The following requirements must be included in all residential solar contracts pursuant to SB 303 which was passed in the 2021 Legislative Session:
- Down payments must not exceed $1,000 or 10 percent of the aggregate total contract price, whichever is less, of any initial down payment or deposit paid or promised to be paid to the contractor by the owner of the single-family residence before the start of construction.
- The estimated date of completion and a description of all work to be performed under the contract.
- Changes in scope or price of the work to be performed under the contract must be agreed to in writing by both parties; change orders are not enforceable if not adhered to as directed.
- New installation projects must include a plan and scale drawing showing the shape, size, dimensions, and specifications for the construction and equipment for work outlined in the contract.
- Information about progress payments and commissioned salespeople.
- Disclosure of the retail price of a kilowatt per hour, any offsetting tariff, and the identity of the provider-of-last-resort for the single-family residence at the time the contract is executed.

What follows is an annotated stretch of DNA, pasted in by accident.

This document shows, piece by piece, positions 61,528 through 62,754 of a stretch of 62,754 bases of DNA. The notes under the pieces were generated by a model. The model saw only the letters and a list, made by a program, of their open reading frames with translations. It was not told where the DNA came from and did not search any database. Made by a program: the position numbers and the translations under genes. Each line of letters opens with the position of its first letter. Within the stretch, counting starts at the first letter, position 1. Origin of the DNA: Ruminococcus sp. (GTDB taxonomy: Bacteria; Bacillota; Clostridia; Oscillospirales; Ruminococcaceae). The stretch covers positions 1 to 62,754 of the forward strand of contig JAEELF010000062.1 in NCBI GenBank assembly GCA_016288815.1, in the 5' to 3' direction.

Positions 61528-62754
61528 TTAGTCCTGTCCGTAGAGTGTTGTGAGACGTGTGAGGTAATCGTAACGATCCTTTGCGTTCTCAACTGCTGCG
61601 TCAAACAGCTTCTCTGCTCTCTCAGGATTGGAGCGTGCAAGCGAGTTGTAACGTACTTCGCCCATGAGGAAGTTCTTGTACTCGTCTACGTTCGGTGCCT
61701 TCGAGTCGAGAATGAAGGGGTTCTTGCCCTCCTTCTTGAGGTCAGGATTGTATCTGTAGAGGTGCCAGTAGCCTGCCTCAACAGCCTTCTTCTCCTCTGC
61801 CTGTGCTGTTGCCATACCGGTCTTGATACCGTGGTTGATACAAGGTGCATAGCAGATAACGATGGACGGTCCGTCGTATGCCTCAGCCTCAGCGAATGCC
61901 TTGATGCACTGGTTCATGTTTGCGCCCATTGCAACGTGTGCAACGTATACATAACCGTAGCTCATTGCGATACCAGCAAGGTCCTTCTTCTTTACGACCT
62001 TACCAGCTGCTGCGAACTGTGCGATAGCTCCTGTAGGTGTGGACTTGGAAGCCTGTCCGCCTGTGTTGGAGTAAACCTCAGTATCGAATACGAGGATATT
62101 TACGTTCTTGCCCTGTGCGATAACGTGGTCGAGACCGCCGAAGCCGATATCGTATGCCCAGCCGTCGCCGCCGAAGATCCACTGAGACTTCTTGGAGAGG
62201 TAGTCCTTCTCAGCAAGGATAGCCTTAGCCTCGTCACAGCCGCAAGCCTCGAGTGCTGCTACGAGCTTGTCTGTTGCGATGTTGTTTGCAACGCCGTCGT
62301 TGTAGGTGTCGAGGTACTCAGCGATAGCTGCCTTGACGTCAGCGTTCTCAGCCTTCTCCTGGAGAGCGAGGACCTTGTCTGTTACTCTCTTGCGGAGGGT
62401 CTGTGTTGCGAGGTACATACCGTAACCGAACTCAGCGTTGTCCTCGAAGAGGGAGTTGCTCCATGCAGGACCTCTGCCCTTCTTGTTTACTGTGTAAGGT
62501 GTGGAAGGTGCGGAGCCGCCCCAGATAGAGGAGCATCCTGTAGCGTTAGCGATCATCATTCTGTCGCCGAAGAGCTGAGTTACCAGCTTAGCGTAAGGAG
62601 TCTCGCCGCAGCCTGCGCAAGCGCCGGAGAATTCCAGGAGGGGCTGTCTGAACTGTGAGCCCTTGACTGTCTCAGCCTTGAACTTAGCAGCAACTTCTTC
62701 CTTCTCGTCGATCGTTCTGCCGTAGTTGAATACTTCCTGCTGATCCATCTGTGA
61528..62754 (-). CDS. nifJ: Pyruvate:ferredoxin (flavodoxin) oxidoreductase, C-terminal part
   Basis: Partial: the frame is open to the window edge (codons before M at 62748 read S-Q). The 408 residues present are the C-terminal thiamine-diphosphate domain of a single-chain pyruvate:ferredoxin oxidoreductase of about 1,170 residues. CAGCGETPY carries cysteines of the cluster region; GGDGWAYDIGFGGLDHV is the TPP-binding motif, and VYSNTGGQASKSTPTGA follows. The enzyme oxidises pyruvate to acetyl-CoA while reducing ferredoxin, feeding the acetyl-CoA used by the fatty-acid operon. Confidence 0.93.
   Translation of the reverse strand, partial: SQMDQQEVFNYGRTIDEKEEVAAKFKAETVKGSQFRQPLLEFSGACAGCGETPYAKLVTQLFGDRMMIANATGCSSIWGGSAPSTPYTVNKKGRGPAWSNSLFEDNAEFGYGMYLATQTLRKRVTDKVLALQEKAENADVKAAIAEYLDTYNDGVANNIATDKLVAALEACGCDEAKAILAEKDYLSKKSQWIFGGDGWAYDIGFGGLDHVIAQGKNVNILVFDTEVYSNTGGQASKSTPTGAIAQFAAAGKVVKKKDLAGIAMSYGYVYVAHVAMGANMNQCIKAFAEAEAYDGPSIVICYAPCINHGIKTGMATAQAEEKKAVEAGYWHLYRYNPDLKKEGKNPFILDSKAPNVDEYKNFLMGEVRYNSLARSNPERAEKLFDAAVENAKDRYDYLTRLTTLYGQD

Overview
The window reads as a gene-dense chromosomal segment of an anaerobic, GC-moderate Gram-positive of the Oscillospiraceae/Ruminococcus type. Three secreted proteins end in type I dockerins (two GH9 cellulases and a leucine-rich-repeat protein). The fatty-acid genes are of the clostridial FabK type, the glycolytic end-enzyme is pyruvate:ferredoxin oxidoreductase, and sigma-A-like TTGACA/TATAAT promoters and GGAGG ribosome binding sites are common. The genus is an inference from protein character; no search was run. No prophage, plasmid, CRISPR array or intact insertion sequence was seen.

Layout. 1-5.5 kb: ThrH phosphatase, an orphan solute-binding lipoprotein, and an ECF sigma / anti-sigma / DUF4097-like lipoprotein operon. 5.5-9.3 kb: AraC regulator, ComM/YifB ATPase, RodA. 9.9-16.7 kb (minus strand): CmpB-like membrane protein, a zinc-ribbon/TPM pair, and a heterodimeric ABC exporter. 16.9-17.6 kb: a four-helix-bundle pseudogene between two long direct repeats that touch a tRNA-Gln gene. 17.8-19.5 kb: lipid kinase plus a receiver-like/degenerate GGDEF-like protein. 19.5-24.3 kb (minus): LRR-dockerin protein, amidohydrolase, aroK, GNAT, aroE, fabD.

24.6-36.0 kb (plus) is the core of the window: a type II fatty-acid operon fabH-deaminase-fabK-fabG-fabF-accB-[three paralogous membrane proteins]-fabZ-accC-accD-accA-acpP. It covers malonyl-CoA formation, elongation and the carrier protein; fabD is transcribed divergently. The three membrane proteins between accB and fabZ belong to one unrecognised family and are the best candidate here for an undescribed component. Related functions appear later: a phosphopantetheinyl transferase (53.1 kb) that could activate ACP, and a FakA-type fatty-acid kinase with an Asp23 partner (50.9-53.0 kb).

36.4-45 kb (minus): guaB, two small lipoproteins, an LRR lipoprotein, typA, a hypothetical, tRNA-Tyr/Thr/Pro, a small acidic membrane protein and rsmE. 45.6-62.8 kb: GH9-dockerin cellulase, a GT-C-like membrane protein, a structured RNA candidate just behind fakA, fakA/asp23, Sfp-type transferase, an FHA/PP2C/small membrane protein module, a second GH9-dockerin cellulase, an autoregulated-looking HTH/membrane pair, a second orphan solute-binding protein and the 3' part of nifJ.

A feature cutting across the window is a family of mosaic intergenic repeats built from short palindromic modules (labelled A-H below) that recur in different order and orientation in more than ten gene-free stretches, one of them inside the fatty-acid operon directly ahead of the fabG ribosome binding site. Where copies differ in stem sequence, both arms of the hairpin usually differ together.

- Statement that the contractor is responsible for the acts, statements, and representations (written or oral), of a sales representative used in the advertising, marketing, or sale of residential solar systems.
- Notices informing consumers of the PUC, right to request performance bond, contact an attorney, or copy of the contract in the language used to explain the contract terms.
- Contractor must obtain all necessary permits and approvals from the interconnecting electrical utility provider.
Violation of these statutes may result in discipline by the NSCB and may be reported to the Nevada Attorney General’s Office for a potential violation of the Deceptive Trade Practices Act.